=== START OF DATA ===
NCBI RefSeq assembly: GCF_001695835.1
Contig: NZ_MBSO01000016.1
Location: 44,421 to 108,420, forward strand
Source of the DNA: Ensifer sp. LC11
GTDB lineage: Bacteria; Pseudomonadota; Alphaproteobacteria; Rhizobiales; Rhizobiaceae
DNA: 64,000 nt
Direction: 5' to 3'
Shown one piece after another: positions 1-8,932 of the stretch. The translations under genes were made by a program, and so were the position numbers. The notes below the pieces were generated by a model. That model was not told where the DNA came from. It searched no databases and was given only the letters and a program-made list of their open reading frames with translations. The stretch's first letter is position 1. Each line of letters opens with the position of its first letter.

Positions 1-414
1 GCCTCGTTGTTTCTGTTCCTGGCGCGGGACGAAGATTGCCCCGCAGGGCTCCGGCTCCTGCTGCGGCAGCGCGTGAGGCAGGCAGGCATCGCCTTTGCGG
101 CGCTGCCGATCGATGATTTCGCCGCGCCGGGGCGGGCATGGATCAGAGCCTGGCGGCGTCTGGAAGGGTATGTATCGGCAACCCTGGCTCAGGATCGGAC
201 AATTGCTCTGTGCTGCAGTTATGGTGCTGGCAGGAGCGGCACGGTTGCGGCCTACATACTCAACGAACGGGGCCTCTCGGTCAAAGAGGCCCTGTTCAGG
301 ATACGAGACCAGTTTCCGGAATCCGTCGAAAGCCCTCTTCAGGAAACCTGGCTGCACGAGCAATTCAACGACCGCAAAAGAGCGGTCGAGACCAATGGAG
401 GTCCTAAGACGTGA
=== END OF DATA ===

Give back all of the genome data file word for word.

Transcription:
NCBI RefSeq assembly: GCF_001695835.1
Contig: NZ_MBSO01000016.1
Location: 44,421 to 108,420, forward strand
Source of the DNA: Ensifer sp. LC11
GTDB lineage: Bacteria; Pseudomonadota; Alphaproteobacteria; Rhizobiales; Rhizobiaceae
DNA: 64,000 nt
Direction: 5' to 3'
Shown one piece after another: positions 1-8,932 of the stretch. The translations under genes were made by a program, and so were the position numbers. The notes below the pieces were generated by a model. That model was not told where the DNA came from. It searched no databases and was given only the letters and a program-made list of their open reading frames with translations. The stretch's first letter is position 1. Each line of letters opens with the position of its first letter.

Positions 1-414
1 GCCTCGTTGTTTCTGTTCCTGGCGCGGGACGAAGATTGCCCCGCAGGGCTCCGGCTCCTGCTGCGGCAGCGCGTGAGGCAGGCAGGCATCGCCTTTGCGG
101 CGCTGCCGATCGATGATTTCGCCGCGCCGGGGCGGGCATGGATCAGAGCCTGGCGGCGTCTGGAAGGGTATGTATCGGCAACCCTGGCTCAGGATCGGAC
201 AATTGCTCTGTGCTGCAGTTATGGTGCTGGCAGGAGCGGCACGGTTGCGGCCTACATACTCAACGAACGGGGCCTCTCGGTCAAAGAGGCCCTGTTCAGG
301 ATACGAGACCAGTTTCCGGAATCCGTCGAAAGCCCTCTTCAGGAAACCTGGCTGCACGAGCAATTCAACGACCGCAAAAGAGCGGTCGAGACCAATGGAG
401 GTCCTAAGACGTGA